Acne & Blemishes

Acne is a very common skin condition characterised by spot breakouts. It usually begins in puberty and varies in severity. Mild acne, for example, is generally not sore and can often be treated with over-the-counter medication. More severe acne types, however, can be painful and in some cases can cause acne scars. In more series cases, prescription medication and support from a dermatologist will likely be required.

Most commonly, acne develops on the:

  • Face – affects almost all people with acne
  • Back – affects more than 50% of people with acne
  • Chest – affects approximately 15% of people with acne

NHS Choices

While acne is a treatable condition, not all acne treatment approaches are successful and more serious cases can go beyond surface level leading to embarrassment and a lack of self-esteem.

What Causes Acne?

What Causes Acne?

What Causes Acne?

Acne is a complicated cycle which occurs within skin pores, often starting weeks before a spot surfaces and developing in the following four stages:

1: Clogged pores

Acne begins with a blocked pore. As skin cells constantly renew themselves, most dead cells will shed every 30-days, revealing fresh skin underneath. If you’re acne prone, however, these dead cells mix with oil and become sticky and instead of shedding, clog pores and trap oil and bacteria inside.

2: Oil secretion

At times of emotional stress or throughout puberty, androgen production increases leading to the over production of oil, or sebum, which further clogs pores. As oil continues to be produced it collects and becomes trapped behind the plug, building up pressure inside the pore.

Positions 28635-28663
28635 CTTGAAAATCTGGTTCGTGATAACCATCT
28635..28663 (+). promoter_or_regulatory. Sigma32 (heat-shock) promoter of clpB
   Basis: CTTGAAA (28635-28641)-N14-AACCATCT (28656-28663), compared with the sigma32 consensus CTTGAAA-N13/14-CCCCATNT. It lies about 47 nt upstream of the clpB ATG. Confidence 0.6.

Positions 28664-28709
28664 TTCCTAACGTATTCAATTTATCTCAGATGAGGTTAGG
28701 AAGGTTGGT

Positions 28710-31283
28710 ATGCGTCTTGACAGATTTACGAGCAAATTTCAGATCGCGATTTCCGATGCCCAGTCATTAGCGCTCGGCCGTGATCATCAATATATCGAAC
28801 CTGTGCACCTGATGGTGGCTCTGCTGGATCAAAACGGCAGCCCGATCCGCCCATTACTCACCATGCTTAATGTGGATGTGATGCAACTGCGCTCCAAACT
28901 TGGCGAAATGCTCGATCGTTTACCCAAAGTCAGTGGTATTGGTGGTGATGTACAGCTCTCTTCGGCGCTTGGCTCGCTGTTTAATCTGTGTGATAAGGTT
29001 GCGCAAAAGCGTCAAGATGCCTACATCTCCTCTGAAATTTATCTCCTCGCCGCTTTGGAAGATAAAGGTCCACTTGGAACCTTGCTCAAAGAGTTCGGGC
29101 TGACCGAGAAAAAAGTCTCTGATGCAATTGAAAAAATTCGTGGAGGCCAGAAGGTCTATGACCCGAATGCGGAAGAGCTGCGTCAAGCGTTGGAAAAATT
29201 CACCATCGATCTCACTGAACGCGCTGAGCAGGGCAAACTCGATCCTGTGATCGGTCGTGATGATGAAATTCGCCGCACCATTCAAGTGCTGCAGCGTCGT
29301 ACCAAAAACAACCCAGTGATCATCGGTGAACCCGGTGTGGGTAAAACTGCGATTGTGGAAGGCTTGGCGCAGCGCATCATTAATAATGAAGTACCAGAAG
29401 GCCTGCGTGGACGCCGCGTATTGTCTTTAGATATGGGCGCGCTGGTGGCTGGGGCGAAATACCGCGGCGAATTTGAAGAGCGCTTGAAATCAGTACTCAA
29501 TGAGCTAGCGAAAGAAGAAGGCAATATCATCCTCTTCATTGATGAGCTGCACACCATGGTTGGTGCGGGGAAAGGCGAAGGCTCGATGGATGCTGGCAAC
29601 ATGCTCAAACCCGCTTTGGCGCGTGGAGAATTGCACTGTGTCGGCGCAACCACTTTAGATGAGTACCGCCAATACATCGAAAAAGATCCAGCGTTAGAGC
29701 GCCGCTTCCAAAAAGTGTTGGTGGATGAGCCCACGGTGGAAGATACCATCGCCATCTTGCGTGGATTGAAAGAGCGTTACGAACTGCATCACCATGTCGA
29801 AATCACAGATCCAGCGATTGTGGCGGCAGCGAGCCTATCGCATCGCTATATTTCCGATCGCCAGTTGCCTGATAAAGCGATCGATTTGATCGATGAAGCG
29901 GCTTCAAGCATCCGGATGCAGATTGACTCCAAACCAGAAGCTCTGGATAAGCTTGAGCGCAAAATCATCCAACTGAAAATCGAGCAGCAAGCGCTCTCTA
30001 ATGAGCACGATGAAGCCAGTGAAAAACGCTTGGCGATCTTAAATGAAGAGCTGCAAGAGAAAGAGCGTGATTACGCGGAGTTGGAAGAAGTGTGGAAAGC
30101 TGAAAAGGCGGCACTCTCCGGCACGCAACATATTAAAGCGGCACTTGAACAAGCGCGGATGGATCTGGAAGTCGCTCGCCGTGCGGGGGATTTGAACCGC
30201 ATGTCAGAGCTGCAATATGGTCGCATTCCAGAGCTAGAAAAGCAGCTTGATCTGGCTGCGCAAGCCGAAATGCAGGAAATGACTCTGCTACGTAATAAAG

3: Bacterial growth

The excess production of sebum increases the growth of bacteria known as P.acnes , which grow deep inside the pores. In a plugged follicle, the low oxygen and continually building level of sebum create the perfect environment for the growth and spread of P.acne bacteria.

4: Inflammation

As bacteria ingests the oil, they release inflammatory by-products that leak from the follicle. The body recognises these by-products as foreign objects and kick-starts an immune reaction. Red and white blood cells flock to the infection – resulting in swelling, redness and inflammation, forming what you will recognise as a spot.

Spot Types

Spots caused by acne can be spilt into the following six categories:

Blackheads – Tiny bumps usually black or yellow in colour that develop on the skin. A blackhead is essentially an open clogged hair follicle. The black colour is caused by oxidisation of the debris inside.

Whiteheads – Small white blemishes with white heads. This type of spot is caused by sebum/oil blockages and dead skin cells plugging the follicles.

Papules - Small to medium red bumps that feel tender or sore. This happens when the presence of bacteria under the skin has caused inflammation.

Pustules – Similar to papules but with a build-up of pus inside. Pustules often look like large whiteheads and can be painful to touch. Squeezing them can lead to the development of acne scars so it is advisable to wait until the whitehead is visible.

Nodules – Large inflamed bumps that are firm to the touch. They develop deep within the skin and often cause pain. Nodules should be treated by a dermatologist as over the counter medication may not be strong enough to clear them up.

Cysts – A cyst is the most severe type of spot caused by acne. They are large lumps full of pus that look similar in appearance to boils. Cysts carry the greatest risk of acne scars.

Acne Types

There are a number of different acne types, with each characterised by a different set of symptoms and recommended acne treatment differing for each variety: